Yiwu, 300 kilometers away from Shanghai, is the largest market of petty commodity wholesales in the world and sees a non-stop stream of foreign buyers looking to place their orders. Along with almost unlimited selection, though, comes a good deal of risk which all Yiwu traders should prepare for. This Survival Guide is meant to help traders reduce their risk and enhance their profit potential.
1. Know who you are dealing with.
We cannot stress this enough! It is absolutely essential that you try to establish the bona fides of your business contact before any money changes hands.
2. Avoid middlemen if at all possible.
It is not uncommon for middlemen to abuse your trust and put together deals with the sole intention of defrauding you. As individuals (as opposed to companies), they are also much more difficult to vet and can be almost impossible to track down should you run into problems.
3. Have contracts translated into your native language.
Never sign anything you haven’t read with your own eyes and are absolutely sure you understand. Don’t rely on others to explain contract terms to you and certainly don’t take the word of a seller or middleman.
4. Work out how to deal with disputes before they happen.
Always include a dispute settlement clause in your agreements.
5. Insisting on stamped documents can help keep your money safe.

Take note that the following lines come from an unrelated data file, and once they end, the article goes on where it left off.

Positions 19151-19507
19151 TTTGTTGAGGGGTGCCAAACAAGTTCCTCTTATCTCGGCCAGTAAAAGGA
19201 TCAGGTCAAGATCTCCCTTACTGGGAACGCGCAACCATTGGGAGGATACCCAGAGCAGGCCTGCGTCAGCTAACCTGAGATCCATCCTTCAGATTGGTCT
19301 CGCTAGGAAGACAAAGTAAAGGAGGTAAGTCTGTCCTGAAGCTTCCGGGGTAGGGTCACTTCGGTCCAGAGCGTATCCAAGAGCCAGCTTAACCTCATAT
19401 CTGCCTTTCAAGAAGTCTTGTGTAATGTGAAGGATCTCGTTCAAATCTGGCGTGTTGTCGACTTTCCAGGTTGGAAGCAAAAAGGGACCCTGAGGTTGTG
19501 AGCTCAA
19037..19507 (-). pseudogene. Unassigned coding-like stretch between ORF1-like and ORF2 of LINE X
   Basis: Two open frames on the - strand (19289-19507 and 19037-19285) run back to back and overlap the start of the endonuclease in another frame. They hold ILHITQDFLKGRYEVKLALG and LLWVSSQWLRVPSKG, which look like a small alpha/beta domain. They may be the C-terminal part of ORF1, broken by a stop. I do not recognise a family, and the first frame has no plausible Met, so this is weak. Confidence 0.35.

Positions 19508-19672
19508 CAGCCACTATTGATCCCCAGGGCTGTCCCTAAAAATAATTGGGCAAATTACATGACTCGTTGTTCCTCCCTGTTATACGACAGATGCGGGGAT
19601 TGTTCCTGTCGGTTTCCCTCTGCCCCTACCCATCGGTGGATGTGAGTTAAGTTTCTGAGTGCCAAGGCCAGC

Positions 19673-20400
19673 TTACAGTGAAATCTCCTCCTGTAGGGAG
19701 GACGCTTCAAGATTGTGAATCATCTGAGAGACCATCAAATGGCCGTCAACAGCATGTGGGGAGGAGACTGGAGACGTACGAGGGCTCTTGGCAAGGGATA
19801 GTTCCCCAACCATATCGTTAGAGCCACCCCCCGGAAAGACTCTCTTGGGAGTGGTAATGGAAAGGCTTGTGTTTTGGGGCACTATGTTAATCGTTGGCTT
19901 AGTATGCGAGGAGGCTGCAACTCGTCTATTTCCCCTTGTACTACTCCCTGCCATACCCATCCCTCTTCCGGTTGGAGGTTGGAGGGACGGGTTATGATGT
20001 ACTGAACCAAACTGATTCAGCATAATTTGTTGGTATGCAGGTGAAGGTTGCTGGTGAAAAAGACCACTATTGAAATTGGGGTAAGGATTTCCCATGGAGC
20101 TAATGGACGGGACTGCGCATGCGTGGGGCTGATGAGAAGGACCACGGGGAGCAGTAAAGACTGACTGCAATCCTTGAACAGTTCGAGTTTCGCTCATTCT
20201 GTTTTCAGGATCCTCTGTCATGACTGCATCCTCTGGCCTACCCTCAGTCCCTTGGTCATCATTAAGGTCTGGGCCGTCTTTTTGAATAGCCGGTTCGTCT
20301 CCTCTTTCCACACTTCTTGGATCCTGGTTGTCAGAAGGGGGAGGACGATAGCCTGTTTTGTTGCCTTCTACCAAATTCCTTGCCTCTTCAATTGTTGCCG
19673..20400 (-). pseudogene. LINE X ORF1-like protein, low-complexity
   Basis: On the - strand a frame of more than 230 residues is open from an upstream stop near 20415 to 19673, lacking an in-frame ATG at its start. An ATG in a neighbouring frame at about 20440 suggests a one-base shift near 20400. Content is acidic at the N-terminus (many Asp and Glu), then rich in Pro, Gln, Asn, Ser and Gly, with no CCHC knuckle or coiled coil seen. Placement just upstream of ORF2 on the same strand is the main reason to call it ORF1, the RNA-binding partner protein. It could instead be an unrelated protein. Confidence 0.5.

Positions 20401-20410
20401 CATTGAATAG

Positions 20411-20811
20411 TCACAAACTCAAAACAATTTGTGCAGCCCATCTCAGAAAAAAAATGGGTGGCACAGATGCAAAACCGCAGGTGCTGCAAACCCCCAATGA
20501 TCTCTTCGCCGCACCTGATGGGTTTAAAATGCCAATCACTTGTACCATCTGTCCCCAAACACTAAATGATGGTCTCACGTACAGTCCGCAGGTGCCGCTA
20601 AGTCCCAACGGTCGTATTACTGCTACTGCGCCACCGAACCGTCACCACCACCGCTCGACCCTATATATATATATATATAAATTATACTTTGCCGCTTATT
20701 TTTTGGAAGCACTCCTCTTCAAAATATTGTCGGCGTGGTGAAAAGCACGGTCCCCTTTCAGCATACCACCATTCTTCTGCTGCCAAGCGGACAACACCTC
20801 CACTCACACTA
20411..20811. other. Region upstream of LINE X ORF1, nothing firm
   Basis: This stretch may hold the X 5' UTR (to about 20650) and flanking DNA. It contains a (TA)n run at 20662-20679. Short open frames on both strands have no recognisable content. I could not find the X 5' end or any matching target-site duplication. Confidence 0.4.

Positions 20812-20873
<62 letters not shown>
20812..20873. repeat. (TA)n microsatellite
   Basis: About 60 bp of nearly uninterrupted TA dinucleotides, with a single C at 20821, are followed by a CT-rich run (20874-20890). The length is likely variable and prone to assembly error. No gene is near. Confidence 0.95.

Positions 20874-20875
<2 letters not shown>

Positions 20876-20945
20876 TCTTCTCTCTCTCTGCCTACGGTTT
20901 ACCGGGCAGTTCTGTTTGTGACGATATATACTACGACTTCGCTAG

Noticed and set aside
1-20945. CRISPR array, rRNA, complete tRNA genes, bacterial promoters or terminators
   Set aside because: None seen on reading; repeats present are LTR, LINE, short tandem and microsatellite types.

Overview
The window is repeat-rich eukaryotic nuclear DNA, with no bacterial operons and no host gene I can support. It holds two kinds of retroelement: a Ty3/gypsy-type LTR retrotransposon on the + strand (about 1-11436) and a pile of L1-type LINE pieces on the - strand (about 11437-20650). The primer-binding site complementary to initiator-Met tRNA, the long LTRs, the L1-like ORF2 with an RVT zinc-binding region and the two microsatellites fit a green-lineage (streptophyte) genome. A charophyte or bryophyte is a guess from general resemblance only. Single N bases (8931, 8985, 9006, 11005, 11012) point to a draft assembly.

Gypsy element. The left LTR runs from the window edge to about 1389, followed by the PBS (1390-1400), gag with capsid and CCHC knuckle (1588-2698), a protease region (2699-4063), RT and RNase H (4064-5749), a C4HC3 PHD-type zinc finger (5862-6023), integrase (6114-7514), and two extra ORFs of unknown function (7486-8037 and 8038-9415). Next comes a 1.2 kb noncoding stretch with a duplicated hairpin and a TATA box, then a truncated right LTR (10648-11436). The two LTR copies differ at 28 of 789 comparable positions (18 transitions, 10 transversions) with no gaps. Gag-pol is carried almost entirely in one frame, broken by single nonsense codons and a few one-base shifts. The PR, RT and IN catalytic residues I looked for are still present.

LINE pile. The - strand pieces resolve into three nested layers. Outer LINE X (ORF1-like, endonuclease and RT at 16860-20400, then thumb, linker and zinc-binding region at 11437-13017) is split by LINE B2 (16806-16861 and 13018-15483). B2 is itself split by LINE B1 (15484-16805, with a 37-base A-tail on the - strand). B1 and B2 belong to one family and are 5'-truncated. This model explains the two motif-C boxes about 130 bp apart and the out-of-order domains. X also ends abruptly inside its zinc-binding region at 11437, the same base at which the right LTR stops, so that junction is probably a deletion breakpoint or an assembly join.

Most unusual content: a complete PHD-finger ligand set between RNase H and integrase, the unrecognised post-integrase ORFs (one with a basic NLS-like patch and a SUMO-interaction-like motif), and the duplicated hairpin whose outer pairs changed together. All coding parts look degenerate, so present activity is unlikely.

The company seal is king in China and should be on every official document you get from the seller. Fancy letterhead and pre-printed forms mean nothing in China.
6. Visit the factory.
Never rely on words alone – pay a visit to the factory if at all possible. If the seller refuses, take this as a warning.
7. Hire a professional interpreter to accompany you to meetings.
Even if your English is great, the seller might not be as fluent. To avoid costly misunderstandings, bring along your own interpreter (preferably one who can speak Chinese and your native language).
8. Record everything using your phone or a small digital recorder.
It might sound sneaky, but if things take a turn for the worse having it all on tape can make a big difference.
9. Visit China on the right type of visa.
If ever you need the police to help you out with a deal gone bad, you don’t want to start off having to explain why you are doing business on a tourist visa.
10. Let a Chinese lawyer review all your contracts before paying.
Legal service in China is, in general, professional and reasonably priced. For all but the smallest deals it makes financial sense to have your documents looked over by a Chinese lawyer. While it is not possible to eliminate risk, this will at least give you a significant second layer of security.